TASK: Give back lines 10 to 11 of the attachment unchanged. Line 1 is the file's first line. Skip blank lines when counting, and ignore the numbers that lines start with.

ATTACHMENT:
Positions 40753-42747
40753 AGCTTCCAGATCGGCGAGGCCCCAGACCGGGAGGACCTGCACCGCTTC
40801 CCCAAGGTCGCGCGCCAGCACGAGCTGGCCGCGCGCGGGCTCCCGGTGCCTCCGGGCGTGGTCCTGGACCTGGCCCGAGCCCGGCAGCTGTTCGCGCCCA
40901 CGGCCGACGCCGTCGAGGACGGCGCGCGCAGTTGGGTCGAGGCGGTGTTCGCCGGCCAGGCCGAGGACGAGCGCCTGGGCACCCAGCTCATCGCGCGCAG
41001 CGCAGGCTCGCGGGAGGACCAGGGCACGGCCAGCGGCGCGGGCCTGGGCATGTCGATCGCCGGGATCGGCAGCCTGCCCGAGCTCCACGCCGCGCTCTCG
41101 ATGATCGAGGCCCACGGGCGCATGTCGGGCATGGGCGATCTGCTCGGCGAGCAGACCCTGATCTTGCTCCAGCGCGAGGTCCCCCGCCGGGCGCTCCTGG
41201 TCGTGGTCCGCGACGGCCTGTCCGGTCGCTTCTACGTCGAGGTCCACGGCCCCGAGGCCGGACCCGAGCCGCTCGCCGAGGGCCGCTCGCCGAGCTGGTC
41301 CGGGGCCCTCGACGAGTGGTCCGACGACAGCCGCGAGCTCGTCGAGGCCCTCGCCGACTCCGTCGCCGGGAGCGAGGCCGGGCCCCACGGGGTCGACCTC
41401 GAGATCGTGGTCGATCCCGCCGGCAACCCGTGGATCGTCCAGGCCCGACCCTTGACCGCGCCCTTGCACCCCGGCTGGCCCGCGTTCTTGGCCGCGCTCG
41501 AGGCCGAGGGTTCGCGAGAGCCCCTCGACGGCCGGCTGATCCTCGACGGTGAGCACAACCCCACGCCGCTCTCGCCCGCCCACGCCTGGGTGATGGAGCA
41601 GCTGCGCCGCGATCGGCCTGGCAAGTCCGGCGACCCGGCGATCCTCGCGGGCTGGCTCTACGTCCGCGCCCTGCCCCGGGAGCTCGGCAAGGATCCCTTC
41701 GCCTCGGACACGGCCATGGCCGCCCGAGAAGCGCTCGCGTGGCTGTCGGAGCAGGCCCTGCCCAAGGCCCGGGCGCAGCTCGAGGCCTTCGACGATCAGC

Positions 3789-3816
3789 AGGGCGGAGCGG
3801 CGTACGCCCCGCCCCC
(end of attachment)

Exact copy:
41501 AGGCCGAGGGTTCGCGAGAGCCCCTCGACGGCCGGCTGATCCTCGACGGTGAGCACAACCCCACGCCGCTCTCGCCCGCCCACGCCTGGGTGATGGAGCA
41601 GCTGCGCCGCGATCGGCCTGGCAAGTCCGGCGACCCGGCGATCCTCGCGGGCTGGCTCTACGTCCGCGCCCTGCCCCGGGAGCTCGGCAAGGATCCCTTC